Calvin Benton, who set up a psychotherapy company called Spill, thought that paying his employees the same salary would bring harmony to the team.
But he was forced to scrap this model of pay after a year.
The story, which was published as part of BBC's "CEO Secrets" series, detailed Benton's challenges with the scheme, and why he eventually did away with it.
Equal salary of £36,000 a year
Two and a half years ago, Benton founded Spill, which offers counselling and therapy to employees of companies.
BBC reported that when he founded the company, Benton made the decision to pay himself and his colleagues an equal salary.
There were five people in the company at that time, and everyone was "pretty much contributing the same".
Hence, everyone was paid the same amount of money regardless of experience and role.
The amount they decided on was £36,000 (S$65,575) a year for everyone as they had calculated that it was a decent living wage for London.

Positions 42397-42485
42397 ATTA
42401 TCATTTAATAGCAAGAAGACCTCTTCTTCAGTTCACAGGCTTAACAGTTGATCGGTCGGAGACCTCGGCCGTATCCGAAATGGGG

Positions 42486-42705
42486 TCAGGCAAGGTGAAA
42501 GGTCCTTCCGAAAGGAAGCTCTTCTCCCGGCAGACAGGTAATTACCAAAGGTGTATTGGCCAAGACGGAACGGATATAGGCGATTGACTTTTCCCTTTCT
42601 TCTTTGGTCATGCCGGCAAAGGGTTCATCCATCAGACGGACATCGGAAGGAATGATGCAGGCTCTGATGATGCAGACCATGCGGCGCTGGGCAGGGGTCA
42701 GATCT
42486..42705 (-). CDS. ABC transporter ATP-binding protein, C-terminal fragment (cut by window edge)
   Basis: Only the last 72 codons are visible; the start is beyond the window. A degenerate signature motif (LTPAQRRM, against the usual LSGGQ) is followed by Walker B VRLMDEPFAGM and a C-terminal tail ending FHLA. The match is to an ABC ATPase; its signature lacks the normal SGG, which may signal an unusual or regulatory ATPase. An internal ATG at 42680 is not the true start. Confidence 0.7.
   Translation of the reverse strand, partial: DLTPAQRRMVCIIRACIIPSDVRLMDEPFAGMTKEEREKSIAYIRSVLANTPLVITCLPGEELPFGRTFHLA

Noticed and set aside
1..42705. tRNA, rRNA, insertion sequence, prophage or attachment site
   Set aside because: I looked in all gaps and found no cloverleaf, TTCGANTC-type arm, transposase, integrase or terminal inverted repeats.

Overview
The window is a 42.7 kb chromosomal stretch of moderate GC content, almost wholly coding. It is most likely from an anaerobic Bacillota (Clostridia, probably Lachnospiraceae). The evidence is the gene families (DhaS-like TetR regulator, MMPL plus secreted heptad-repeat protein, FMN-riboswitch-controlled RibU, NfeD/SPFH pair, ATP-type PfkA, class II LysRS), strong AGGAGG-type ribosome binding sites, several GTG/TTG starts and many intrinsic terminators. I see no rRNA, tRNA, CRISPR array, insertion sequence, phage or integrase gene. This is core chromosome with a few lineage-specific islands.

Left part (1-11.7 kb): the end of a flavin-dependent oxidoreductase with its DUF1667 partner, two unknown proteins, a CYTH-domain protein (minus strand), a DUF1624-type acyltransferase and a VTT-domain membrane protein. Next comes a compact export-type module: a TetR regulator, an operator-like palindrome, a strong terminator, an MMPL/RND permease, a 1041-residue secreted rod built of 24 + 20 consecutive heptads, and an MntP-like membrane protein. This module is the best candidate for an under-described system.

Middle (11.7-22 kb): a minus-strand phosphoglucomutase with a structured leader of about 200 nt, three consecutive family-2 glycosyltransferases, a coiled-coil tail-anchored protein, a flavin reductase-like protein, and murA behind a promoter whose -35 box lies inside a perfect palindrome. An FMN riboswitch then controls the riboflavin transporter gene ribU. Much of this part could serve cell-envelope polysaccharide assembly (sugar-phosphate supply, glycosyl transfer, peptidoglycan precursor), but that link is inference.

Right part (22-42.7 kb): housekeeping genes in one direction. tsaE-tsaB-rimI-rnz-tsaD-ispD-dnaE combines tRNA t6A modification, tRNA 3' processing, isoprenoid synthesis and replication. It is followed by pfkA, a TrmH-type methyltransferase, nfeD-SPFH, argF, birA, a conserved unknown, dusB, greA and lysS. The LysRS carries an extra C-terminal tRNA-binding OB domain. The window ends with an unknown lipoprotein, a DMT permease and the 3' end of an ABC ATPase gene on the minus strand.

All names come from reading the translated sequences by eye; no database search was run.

Problems faced following company's expansion
As the company expanded, and as they tried to hire staff such as software developers and salespersons, Benton shared that he soon ran into problems.
Benton told BBC that software developers are usually very in-demand, so they typically have higher salaries. The company also struggled to attract senior talent for the software role.
As for the salespeople, they are usually paid on commission so the equal-pay model was unsuitable for their role as well.
As the team grew, Benton also noted that the equal pay system began to cause conflict as some team members worked longer hours and felt that they were contributing more than others.
Equal pay system scrapped
After a year, Benton decided to pull the plug on the equal pay scheme following pressure from his staff, replacing it with a traditional structure of pay grades based on seniority in the company and technical expertise.
The company also takes an open salary policy approach, where everyone's salary level is made known.
While Benton expressed disappointment that the scheme failed, he admitted that "sometimes traditional practices are there for a reason".
You can read the full story here.
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Top photo by Annie via Unsplash